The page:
Published Date : October 1, 2004
Author(s) : MassINC

MASS.commuting was produced in partnership with the UMass Donahue Institute and generously sponsored by MassHousing. Our analysis of U.S. Census data reveals that the morning and evening commutes are rapidly worsening compared to the rest of the nation, a situation that erodes our qualify of life and economic health.

Massachusetts commutes are getting worse faster than almost anywhere else in the nation. In fact, over the last 20 years, our commute rates increased at the sixth fastest rate. But when matched up against the 10 states with the longest commutes, the Bay State is second only to Georgia in how quickly our commutes are lengthening.

Consider this:

  • Nearly one in five workers—551,000 people—endure a roundtrip commute of at least an hour and a half. This number, roughly the population of the City of Boston, has nearly doubled since 1980.
  • The average commuter in Massachusetts spends 27 minutes traveling each way. That adds up to the equivalent of 25 work days (8-hours) consumed each year by commuting. What would you do with an extra 25 days?

Many reasons account for lengthening commutes, such as more cars on the road than ever before, the growing distance between work and home, and static road capacity. The reasons for the long commutes vary from region to region. For example, congestion seems to be the cause for long commutes in the MetroWest area, while the distances traveled to work appear to account for travel time in the Berkshire hill towns.

The daily commuter suffering surely impacts our quality of life and economic health. In MassINC’s recent Quality of Life poll, Bay State residents cited “roads and traffic situation” as second only to the cost of housing as a top concern about living in Massachusetts. More time spent commuting is less free time for other pursuits—family time, civic participation and leisure activities. An eroding quality of life, with high home values and long commutes, may impact our ability to attract and retain a skilled workforce.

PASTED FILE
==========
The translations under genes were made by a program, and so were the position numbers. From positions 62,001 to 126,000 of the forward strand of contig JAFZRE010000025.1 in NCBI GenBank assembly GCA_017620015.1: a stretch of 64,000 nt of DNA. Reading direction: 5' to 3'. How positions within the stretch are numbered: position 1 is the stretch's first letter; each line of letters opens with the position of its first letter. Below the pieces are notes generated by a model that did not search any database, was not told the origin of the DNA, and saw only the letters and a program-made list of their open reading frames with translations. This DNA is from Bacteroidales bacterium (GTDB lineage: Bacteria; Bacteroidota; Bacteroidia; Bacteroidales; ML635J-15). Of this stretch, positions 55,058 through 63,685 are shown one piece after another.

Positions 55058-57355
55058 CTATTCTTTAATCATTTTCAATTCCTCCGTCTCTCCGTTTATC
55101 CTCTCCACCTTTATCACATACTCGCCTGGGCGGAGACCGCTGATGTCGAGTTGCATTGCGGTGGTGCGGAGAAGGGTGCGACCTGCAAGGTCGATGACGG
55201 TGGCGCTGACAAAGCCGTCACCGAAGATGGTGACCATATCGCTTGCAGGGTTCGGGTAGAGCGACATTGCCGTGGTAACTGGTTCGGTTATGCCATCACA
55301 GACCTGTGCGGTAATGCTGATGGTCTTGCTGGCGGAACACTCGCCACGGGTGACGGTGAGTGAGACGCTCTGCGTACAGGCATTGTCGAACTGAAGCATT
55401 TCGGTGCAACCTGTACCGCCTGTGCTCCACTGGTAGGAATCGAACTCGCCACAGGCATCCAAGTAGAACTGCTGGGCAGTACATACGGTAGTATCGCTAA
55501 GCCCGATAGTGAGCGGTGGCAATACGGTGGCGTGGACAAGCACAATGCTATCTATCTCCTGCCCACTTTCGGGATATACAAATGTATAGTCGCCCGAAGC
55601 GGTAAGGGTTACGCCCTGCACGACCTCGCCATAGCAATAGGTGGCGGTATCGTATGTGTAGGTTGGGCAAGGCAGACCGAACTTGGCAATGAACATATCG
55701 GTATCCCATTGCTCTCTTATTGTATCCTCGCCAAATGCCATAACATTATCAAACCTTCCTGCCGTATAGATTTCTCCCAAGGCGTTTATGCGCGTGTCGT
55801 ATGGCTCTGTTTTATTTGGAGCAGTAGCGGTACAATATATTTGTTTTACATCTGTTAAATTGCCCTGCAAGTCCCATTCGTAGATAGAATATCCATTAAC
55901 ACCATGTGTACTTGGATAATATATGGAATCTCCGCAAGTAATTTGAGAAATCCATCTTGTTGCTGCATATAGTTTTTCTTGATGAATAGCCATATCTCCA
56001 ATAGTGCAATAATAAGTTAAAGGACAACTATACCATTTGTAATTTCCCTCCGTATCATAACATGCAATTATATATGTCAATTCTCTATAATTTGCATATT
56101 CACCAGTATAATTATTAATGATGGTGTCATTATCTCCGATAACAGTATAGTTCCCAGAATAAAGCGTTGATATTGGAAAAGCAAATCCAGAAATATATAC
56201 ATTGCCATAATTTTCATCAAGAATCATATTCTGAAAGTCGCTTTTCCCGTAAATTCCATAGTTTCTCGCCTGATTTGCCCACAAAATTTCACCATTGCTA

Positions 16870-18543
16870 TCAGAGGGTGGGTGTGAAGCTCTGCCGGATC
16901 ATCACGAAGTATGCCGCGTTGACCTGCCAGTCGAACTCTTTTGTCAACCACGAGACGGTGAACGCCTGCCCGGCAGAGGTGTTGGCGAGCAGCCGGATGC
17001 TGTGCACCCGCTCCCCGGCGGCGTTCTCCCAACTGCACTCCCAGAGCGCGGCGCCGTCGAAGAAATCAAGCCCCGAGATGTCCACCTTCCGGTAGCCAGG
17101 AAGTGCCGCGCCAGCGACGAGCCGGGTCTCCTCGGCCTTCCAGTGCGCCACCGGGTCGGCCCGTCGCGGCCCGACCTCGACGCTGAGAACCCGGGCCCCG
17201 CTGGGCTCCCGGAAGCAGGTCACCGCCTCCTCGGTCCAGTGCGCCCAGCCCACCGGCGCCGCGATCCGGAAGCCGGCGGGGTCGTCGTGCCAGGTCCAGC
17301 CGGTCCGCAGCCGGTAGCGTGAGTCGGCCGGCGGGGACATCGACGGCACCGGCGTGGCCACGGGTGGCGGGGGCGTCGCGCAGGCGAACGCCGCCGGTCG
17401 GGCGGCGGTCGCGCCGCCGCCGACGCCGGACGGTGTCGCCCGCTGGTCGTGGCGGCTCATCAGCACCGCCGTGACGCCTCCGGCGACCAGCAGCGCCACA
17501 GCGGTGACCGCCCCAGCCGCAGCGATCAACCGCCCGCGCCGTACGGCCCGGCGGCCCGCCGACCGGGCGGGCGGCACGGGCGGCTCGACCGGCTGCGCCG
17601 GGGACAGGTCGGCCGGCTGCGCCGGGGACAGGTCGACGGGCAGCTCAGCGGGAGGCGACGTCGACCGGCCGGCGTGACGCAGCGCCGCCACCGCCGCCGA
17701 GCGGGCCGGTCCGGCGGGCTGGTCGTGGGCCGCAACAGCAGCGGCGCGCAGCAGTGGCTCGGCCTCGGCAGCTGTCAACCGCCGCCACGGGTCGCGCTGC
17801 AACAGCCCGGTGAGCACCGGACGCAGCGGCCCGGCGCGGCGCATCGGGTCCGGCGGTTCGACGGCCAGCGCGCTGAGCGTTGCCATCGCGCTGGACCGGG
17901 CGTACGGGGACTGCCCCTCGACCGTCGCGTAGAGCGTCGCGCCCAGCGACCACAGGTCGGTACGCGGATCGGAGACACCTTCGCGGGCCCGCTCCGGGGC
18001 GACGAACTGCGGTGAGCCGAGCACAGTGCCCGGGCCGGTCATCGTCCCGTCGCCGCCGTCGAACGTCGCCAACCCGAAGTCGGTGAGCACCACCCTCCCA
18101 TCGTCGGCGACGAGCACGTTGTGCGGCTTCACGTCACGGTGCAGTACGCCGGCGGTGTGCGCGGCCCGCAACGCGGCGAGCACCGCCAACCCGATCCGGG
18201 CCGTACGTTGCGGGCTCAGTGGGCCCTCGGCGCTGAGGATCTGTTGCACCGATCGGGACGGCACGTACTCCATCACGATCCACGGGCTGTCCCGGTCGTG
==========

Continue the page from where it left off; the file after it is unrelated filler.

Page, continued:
The solutions to the worsening commutes are likely to be as varied and as complex as the causes. Building more roads and expanding public transit are not silver bullets. Policy makers must also consider how to attract job growth outside Route 128 and address the rising cost of housing. The business community can assist by offering staggered work hours and more options to work at home.

The only alternative is more time spent commuting, which for most people means time alone behind the wheel of a car. That might be good for radio stations, but is it time well spent?

It is our hope that MASS.commuting will contribute to a statewide discussion about how Massachusetts can slow the increase, or even reduce commute times.

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